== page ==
“Tank Girl: Armadillo! is the natural heir to the British comedy shows of the 1960’s and 1970’s like Monty Python’s Flying Circus in that it also takes an illogical situation to its most logical conclusion. The only difference is that Tank Girl: Armadillo! has far more basis in reality than those other shows did. On the surface this is a hoot and a holler, but underneath it all is a call to arms.”
“I would recommend…no…I would insist that any long time Tank Girl fan pick this up and devour it as I did. The 156-page story, Armadillo! is comedic magnificence. The 2nd half called The Bushel is a nice collection of shorts, comic scripts and odd bits that are sure to burst or necessitate some stitches
I always knew Martin was a comedic genius, but he really shines brightest here all on his own. Until he gives us another volume like this one, I’ll be rabidly craving more.”
Gee, thanks guys, I like your reviews, too.
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“Providing a definitive guide to Tank Girl and her world, this coffee-table art book boasts masses of Jamie Hewlett’s finest artwork, including tons of rare art and the previously unseen comic strip, The 16s, along with every Hewlett Tank Girl cover for Deadline magazine ever; plus publicity posters; graphic novel collection covers; an unseen, rejected script; sketches for the film; animation storyboards and more. Replete with new cover art from Jamie Hewlett and commentary from writer Alan Martin, this celebration of a comics cult icon puts on show exactly what has made Tank Girl so eminently popular throughout two decades of history.”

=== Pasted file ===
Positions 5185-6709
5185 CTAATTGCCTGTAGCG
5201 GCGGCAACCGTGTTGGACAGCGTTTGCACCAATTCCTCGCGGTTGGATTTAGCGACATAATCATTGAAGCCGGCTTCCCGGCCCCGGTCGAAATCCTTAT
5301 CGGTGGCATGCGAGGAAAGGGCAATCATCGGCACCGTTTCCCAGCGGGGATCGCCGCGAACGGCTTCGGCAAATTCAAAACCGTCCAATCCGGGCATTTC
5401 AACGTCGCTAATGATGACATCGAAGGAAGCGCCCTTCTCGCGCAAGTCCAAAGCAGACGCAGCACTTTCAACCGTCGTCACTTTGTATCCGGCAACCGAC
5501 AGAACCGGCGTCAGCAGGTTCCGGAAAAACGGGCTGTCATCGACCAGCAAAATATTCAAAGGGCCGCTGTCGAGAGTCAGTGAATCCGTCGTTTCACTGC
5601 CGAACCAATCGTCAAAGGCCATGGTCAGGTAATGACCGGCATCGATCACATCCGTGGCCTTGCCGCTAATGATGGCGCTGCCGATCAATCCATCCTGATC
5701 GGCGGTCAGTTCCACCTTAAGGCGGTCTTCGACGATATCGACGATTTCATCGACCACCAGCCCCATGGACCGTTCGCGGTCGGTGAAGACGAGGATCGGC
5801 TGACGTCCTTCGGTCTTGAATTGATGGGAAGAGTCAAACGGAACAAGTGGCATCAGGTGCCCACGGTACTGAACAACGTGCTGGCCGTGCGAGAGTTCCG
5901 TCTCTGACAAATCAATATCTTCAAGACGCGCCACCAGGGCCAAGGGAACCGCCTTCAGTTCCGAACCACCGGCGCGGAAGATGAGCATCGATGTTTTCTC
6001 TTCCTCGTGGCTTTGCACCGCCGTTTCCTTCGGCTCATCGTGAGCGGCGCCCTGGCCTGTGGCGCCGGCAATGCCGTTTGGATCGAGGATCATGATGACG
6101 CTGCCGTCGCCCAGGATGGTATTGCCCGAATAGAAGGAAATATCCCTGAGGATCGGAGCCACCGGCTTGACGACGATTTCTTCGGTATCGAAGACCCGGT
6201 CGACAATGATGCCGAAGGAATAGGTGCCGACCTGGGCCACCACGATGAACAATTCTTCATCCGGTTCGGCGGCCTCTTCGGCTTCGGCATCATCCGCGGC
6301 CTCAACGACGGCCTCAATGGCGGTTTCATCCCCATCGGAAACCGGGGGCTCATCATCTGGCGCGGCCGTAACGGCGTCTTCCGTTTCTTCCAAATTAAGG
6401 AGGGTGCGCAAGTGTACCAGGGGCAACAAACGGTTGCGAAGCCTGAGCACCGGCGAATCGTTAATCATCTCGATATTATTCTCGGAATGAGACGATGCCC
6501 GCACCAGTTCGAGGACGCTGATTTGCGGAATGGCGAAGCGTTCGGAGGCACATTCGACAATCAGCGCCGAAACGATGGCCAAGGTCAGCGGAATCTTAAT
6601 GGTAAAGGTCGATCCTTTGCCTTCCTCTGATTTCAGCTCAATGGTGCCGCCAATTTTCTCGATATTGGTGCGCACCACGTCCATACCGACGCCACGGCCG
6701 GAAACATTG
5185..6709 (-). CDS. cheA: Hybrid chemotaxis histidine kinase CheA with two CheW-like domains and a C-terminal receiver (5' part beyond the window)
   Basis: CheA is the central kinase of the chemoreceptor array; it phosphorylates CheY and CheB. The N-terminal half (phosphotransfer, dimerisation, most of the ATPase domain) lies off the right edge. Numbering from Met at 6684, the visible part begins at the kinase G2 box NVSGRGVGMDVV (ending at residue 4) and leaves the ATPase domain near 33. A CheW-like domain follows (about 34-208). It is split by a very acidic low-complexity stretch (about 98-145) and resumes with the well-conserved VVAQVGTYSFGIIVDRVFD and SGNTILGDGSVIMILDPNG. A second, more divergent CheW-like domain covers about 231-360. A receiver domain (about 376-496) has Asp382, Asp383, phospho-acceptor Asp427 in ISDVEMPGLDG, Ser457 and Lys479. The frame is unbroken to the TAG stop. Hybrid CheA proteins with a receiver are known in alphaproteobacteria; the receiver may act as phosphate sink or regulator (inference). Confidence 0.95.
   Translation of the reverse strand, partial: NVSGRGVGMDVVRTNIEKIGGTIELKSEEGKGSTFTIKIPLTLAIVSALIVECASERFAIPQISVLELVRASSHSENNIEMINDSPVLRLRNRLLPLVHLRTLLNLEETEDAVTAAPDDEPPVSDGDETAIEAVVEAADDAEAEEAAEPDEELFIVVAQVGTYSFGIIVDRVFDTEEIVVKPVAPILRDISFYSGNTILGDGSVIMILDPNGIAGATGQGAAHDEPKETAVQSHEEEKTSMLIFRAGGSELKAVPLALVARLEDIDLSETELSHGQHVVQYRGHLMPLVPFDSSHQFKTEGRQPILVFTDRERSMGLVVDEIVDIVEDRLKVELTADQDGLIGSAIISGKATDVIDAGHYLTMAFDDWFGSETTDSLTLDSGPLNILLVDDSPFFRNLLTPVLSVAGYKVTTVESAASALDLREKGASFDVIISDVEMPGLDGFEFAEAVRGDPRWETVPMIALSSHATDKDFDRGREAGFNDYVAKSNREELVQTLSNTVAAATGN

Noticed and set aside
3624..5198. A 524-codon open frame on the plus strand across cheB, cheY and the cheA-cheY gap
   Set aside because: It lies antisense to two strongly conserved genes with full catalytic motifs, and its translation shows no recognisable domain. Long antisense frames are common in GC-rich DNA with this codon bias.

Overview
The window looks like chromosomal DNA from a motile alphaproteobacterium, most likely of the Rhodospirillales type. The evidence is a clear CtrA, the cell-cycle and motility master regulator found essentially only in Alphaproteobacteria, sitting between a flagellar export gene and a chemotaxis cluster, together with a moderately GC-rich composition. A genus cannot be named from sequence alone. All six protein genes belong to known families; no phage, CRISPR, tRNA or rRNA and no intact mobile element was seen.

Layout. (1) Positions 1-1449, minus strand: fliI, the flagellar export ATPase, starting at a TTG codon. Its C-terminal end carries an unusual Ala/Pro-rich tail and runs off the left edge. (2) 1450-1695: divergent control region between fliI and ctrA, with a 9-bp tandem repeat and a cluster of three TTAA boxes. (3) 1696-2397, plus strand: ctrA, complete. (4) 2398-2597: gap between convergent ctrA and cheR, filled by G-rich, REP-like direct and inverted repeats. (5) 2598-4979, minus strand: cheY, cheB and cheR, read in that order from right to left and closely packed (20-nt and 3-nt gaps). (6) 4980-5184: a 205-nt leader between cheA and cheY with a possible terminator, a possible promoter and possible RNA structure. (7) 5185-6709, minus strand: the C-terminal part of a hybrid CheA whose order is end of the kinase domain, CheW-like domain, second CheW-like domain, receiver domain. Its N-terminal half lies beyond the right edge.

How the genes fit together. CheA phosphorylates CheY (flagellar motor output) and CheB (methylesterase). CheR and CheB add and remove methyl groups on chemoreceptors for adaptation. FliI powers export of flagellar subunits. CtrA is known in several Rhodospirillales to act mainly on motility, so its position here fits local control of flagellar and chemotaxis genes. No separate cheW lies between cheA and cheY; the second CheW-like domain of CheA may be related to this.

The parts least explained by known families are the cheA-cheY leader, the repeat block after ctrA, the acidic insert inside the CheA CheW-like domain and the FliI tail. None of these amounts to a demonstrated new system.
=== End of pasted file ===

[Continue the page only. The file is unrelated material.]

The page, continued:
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The Arch Drude in 2008 giving us a busker’s rendition the old Teardrop Explodes’ classic Sleeping Gas on Mathew Street in Liverpool, a stone’s throw from the infamous Eric’s club, where it was first performed. I’ve just re-read Cope’s Head On book, which I first read in the mid-ninties, I’d forgotten what an absolute luntatic he is, and how much I love him.
So I’m also belatedly digging last year’s double cd Black Sheep
Exactly how brilliant is Debbie Harry? I touched her bum once, by the way…
went to college, studied art, to be an artist, make a start…
Love The Creation, Love Life
From the long unavailable Love You Til Tuesday movie and LP. Far out, man…
From TOTP in 1977, Otway and Barratt befuddle the studio audience. Check out Barratt’s mashed up electric guitar. also worth checking out is the Whistle Test performance where Otway falls off his amp and fucks up his ankle. Really free.
Two clips made back to back in the gardens of Chiswick House for The Ed Sullivan tv show. The Beatles would always do a spot for Ed when they were touring the States. With touring now no longer happening, the Fabs came up with these precursors to the standard MTV pop promo.
Both songs have always been big favourites, The Beatles really do seem to be at the top of their songwriting game – they were knocking stuff like this out at a thousand miles an hour. I love the bit half way through PaperbackWriter where they throw in Frere Jacques as a backing vocal. Sublimey…